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Syrian Army Victory In Idlib Is Impossible: Mike Pompeo


Syrian Army Victory In Idlib Is Impossible: Mike Pompeo

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On February 25th, US Secretary of State Mike Pompeo said that the Syrian government wouldn’t achieve any military victory in Idlib, and that the offensive only increased the risk of a conflict with Turkey.

Pompeo began with “briefly” addressing the situation in Idlib, and the “Syrian regime’s brutal operation”, “cynically” backed by Moscow and Tehran.

He also alleged that more than 3 million people were displaced in Idlib, which is 3 times as much as the typical Turkish claim of 1 million.

“Assad regime’s brutal new aggressions cynically backed by Moscow and Tehran imperils now more than 3 million displaced persons including as we have tragically seen young people,” Pompeo told reporters at a news conference.

“As we have said many times before, the regime will not be able to obtain military victory. The regime’s offensive only heightens the risk of conflict with our NATO ally Turkey,” he said.

According to Pompeo, the solution in Syria is a “permanent ceasefire and UN-led negotiations under UN Security Council resolution 2254” and the Trump administration is “working together with Turkey on seeing what we can do together.”

There could also potentially be another way to solve the crisis, such as Turkey not continuously supplying militants “moderate opposition” with equipment and not successively deploying troops at positions which are not observation posts under the Sochi Agreement, however, the time for that has passed and Ankara has vested too much into denying that there are terrorists in Idlib, and it is simply civilians and “pan-democrats” fighting for their human rights, by way of “humanitarian tools” such as ATGMs, armored vehicles and automatic rifles.

The State Department, in an emailed response to questions from Al-Monitor, reiterated Pompeo’s call for a cease-fire, and condemnation of the regime of Syrian President Bashar al-Assad and its Russian and Iranian backers, and expressed solidarity with the Turkish government.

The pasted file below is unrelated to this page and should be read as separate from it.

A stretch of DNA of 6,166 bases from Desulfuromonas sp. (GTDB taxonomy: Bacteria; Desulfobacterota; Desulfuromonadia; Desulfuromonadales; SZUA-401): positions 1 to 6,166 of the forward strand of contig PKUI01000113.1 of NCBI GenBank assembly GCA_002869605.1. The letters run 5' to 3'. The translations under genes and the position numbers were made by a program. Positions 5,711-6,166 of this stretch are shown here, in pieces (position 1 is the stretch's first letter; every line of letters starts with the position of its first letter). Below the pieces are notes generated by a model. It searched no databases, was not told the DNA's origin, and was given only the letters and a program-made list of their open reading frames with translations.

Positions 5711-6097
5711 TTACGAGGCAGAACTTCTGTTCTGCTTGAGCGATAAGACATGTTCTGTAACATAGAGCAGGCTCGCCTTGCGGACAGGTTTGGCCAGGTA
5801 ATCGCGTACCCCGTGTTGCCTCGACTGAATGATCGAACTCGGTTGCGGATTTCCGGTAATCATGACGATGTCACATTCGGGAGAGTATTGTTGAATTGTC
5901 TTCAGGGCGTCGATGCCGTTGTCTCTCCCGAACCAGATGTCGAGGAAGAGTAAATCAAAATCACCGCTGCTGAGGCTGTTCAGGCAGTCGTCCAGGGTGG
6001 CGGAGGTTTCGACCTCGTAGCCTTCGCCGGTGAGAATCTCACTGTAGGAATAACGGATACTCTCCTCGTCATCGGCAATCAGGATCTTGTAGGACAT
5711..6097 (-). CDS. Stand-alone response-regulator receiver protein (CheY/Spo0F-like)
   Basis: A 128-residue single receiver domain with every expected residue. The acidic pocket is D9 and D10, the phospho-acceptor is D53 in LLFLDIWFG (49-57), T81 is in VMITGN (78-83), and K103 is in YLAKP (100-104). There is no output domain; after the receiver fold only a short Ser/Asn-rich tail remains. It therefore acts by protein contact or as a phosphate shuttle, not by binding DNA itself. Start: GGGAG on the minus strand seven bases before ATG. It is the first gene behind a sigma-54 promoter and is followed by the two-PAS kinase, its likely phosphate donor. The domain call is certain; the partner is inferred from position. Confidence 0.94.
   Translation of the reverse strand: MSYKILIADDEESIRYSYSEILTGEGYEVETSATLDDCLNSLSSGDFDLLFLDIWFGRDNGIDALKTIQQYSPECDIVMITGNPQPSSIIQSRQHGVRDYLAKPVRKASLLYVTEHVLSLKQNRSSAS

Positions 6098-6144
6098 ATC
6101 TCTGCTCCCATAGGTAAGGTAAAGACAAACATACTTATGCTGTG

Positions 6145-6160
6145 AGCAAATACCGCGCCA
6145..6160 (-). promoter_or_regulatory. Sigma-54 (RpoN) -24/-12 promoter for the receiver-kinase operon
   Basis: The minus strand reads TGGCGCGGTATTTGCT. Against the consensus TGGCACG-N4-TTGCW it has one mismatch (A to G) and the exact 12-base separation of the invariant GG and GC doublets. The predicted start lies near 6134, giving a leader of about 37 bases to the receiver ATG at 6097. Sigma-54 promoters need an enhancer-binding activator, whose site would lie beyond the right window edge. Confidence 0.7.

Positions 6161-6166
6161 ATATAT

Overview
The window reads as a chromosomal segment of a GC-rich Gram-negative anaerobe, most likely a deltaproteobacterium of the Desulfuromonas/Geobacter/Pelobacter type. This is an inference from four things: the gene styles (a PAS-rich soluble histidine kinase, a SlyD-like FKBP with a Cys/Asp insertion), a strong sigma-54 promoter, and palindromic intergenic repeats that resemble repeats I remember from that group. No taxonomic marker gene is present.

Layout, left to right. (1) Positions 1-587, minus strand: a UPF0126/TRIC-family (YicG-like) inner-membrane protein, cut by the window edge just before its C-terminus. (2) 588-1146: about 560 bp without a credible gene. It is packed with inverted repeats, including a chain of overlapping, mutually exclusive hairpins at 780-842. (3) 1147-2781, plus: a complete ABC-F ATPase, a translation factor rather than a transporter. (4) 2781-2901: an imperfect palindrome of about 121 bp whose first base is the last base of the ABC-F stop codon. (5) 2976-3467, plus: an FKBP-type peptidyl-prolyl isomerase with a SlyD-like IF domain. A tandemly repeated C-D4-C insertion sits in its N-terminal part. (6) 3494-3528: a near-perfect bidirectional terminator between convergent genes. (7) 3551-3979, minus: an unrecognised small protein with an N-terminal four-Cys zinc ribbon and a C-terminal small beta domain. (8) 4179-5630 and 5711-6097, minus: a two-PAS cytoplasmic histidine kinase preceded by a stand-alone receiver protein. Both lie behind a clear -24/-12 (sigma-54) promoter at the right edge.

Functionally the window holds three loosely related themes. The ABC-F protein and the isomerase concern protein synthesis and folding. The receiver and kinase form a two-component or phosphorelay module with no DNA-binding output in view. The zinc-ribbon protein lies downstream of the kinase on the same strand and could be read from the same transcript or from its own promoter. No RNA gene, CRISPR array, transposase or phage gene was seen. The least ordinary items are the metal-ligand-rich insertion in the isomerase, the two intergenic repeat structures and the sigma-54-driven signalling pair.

“We join the UN in calling for an immediate cease-fire and for indiscriminate violence against the people of northwest Syria by the Assad regime, Russian, and Iranian forces to stop,” a State Department spokesperson said in an email.

“The Syrian people are bearing the burden of Assad’s push for victory and paying a terrible and deadly price,” the spokesman continued, noting that more than 80% of the almost million people who have fled to date are women and children. “Babies and small children are dying from the cold. More people are dying from attacks on settlements for the displaced.”

“While the Assad regime and Russia continue to indiscriminately attack and kill civilians, the US government is providing humanitarian assistance to those in need in northwest Syria,” the State Department spokesperson continued. “Despite ongoing safety and security challenges for humanitarian agencies in northwest Syria, State and USAID partners continue to provide emergency assistance to vulnerable populations. US government partners are distributing essential relief items, food, and winterization support to internally displaced persons (IDPs); supporting hospitals and mobile clinics serving conflict-affected populations; and providing shelter and water, sanitation, and hygiene (WASH) assistance to IDPs in camps and informal settlements across the region.”

“Turkey alone cannot handle the humanitarian fallout caused by Russia and the Assad regime’s continued attacks on the people of northwest Syria,” the State Department spokesperson said. “We stand by our NATO ally Turkey against these actions. President Trump, in his call with Turkish President Erdogan on Saturday, reiterated our call for Russia to end its support for the Assad regime’s atrocities and for a political resolution to the Syrian conflict.”

The United States has not yet announced additional pledges of support to address the staggering humanitarian crisis.

The US support for Turkey so far is expressed in diplomatic rhetoric, no action, apart from arming groups in northeastern Syria who are using the weapons to fight the Turkish troops in the region.

The UN humanitarian affairs office said it was increasing its appeal to $500 million from $336 million to try to provide assistance to over a million people from northwest Syria over the next six months.

“We initially sought to help 800,000 displaced people over the next six months; we are now planning to address the needs of 1.1 million people,” Jens Laerke, a spokesman for the UN Office for the Coordination of Humanitarian Affairs, told journalists in Geneva.




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